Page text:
Yesterday I mentioned that Google had changed their logo to commemorate the 100th anniversary of the events in James Joyce's book Ulysses. I had to find out more, and was pleasantly surprised to see that Google have their own gallery of previous special occasion banners.
I have the Google toolbar installed, and one of the few downsides of this is that I hadn't appreciated just how often Google install a holiday logo. For example, I completely missed the one they did this month for the transit of Venus, although I do remember the Dilbert "we need a new logo by Friday" cartoon. And, we are told, they're almost all the creations of Google's own Dennis Hwang. Nice one, Dennis. It's great to see a company with that much presence that still has a real sense of fun.
On Sunday I switched on the TV to check on the football, and France scored within a couple of minutes. Yesterday I turned on to see how Spain were doing, and Greece scored within thirty seconds. So tonight I am steadfastly not watching the England - Switzerland match. I haven't even got the radio on. Perhaps this time we'll get a result.
It was one hundred years ago today that Leopold Bloom began the walk around Dublin that forms the basis for James Joyce's epic novel Ulysses. As a result, there are all manner of celebrations going on in Dublin, and quite rightly so. On the net, even those wacky folks at Google are getting in on the act, with a modified banner graphic on their main page paying tribute to the man himself.
I first read Ulysses when I was living in the United States. It was one of the books I'd always meant to read but had never got round to. Living within easy reach of a couple of extremely well-stocked bookshops meant I no longer had any excuse, so I bought a copy one Friday night and spent most of the weekend reading it, utterly transfixed.
If you've never read it, it's quite an experience and not for the faint of heart. It's a rather bawdy work, full of symbols, neologisms, metaphors and just plain out-and-out literary showboating: the last chapter is just seven sentences, but they take up thirty five pages. It's also been the inspiration for all sorts of other creative works: I can't read the word "seedcake" without thinking of Kate Bush. So Happy Bloomsday to you!
The reputation of the bee, that paradigm of industrious labour, took a bit of a bashing today. It seems that bees have more in common with Homer Simpson than they do with Rosie the Riveter. According to the latest research, bees are inherently lazy and the only thing they like better than a good time is a quick snooze. Ah, the silly season is upon us once more.
Remember on Monday I mentioned Richard Branson's impending announcement on his new venture in space? I've been thinking about what I'd do in his situation, and I reckon that his announcement will have more than a little to do with the folks over at Scaled Composites. First of all, SpaceShip One's first test space flight is set to take place next week, on June 21st. If I was making an industry announcement, I'd do it after the completion of a successful flight. The media coverage will be intense.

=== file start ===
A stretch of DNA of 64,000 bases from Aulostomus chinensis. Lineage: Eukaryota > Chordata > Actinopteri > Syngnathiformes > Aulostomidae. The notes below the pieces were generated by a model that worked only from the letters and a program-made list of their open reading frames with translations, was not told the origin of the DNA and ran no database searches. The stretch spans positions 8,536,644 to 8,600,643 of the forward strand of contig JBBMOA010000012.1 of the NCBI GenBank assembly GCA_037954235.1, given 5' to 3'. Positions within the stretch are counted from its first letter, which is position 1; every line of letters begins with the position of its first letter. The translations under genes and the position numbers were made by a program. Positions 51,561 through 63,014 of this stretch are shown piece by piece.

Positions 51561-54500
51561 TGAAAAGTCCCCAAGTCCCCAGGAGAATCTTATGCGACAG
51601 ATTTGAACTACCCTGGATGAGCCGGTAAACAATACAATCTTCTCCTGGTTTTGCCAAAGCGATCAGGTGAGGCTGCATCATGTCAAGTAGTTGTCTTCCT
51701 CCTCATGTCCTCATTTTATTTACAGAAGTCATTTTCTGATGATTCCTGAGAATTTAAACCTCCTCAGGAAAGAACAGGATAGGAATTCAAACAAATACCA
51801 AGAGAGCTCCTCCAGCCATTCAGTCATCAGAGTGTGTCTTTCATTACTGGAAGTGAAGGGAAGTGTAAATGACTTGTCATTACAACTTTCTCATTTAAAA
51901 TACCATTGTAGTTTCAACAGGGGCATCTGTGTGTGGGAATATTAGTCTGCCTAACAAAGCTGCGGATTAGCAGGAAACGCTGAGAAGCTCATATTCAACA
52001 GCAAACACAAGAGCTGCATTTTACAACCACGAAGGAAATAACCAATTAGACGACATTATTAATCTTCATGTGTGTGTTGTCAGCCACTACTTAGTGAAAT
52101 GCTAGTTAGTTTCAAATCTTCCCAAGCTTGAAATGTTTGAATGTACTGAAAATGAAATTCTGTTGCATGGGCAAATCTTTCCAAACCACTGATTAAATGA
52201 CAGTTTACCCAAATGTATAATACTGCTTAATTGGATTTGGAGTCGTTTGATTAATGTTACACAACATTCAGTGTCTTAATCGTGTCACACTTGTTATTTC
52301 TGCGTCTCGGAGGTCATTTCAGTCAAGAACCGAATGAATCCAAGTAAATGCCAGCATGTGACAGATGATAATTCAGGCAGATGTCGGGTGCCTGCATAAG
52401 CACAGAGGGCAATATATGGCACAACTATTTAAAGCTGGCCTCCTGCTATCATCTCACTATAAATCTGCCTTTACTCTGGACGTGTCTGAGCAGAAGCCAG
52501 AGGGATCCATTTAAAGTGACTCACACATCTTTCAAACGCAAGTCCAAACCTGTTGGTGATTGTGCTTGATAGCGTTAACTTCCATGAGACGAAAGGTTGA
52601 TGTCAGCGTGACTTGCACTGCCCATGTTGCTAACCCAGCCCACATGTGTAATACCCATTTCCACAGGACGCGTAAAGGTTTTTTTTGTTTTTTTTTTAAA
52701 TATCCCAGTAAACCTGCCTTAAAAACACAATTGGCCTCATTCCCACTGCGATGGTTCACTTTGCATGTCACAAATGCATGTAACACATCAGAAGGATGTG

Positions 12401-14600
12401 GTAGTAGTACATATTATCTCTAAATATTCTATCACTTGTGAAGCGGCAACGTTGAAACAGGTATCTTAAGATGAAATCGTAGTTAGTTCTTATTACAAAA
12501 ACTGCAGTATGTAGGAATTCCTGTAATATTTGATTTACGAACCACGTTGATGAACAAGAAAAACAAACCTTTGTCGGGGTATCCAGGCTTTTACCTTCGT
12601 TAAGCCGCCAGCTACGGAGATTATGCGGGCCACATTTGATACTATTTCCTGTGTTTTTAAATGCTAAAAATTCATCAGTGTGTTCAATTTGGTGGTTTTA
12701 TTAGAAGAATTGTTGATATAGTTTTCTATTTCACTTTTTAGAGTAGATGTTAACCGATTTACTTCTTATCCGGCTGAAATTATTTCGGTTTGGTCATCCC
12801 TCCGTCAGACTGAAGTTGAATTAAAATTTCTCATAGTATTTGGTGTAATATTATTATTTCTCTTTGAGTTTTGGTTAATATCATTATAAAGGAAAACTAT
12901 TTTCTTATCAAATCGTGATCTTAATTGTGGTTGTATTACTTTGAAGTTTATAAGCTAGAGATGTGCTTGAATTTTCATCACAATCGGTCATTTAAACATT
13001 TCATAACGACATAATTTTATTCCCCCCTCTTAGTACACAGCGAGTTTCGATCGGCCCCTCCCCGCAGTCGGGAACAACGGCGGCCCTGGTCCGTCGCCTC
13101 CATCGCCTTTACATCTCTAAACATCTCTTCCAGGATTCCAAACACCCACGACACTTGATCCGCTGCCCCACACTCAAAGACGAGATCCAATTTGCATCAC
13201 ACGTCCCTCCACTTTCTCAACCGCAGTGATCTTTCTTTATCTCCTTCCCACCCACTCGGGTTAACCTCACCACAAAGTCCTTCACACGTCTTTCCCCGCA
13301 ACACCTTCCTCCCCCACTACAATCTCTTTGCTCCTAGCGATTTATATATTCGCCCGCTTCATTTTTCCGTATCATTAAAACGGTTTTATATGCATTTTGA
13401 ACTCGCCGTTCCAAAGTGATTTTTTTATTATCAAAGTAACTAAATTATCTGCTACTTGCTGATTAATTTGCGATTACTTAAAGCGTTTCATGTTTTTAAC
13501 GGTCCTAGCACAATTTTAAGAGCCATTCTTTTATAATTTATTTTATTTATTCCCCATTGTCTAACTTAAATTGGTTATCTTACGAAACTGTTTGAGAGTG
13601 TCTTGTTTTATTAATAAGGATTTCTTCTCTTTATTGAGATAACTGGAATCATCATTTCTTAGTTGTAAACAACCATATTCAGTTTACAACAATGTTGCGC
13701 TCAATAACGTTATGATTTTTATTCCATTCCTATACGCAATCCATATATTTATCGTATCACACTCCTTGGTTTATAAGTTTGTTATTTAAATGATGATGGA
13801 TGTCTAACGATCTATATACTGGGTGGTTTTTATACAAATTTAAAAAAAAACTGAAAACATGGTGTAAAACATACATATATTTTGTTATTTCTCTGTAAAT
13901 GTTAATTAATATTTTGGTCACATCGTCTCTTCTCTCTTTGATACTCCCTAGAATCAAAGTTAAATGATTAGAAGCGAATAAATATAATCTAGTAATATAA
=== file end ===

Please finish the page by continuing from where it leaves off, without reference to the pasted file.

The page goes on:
Then there's the interesting comment on the Scaled web site's FAQ page that says "at program completion we will have good data for operational costs and may publish them." To me that looks like someone is putting together a costing model for a commercial service. Finally, couple all of this with the fact that Branson knows Burt Rutan of old: Rutan is the man who designed Global Express for Virgin's round the world solo flight record attempt. I could be wrong, but I reckon next week could be very, very interesting.
I've spent quite some time today listening to CDs by the Norwegian band Supersilent. Needless to say, I first heard them on Radio 3's excellent new music programme Mixing It. They're a quartet - but Helge Sten (aka Deathprod), Ståle Storløkken (keyboards), Arve Henriksen (trumpet), and Jarle Vespestad (drums) still don't rehearse or even discuss their music. In fact, as their record company says, they meet only to play concerts or to record. As a result their performances are pretty unpredictable, cutting edge stuff.
Their tracks and CDs (there are six in my collection) are numbered - so the fourth album is called Supersilent 4 and the second track on it is called 4.2. You get the idea. If you prefer music that you can hum along to, you're likely to find their stuff heavy going. Bits of 1.3 for instance can sound like the drummer is being attacked by the soundtrack to the movie Forbidden Planet. And don't expect three-minute pop standards: 1.1 weighs in at over 30 minutes and for the first two of those there's only sound in the left hand channel.
Their stuff has really grown on me. Highly recommended - but for serious jazzophiles only.
Er, well at least it was on Friday. I was going to mention a Flash movie that had been done by a French creative agency called Melon, which used cartoon versions of the Beatles to perform their song Come Together. Unfortunately when I checked this link this morning the thing had disappeared. Shame. Still, for the moment you can see another Beatles animation done by the same folks here for the song I Feel Fine. It's not quite as impressive, but still one of the best things I've seen for a while.
Anyone who has read any Terry Pratchett will be familiar with Gaspode, the amazing talking dog. His vocabulary goes far beyond a simple "woof." Now it seems that Gaspode is not the only dog who is actually a lot cleverer than people give him credit for. There was a story over the weekend about Rico the Shetland Sheepdog, who appears to understand over 200 words and can figure out the name of something new by eliminating objects he already knows about. Researchers suggested that this means he has the intellectual capabilities of a three-year-old child, which sounds a bit of a stretch if you ask me. At least based upon the three-year-olds I know!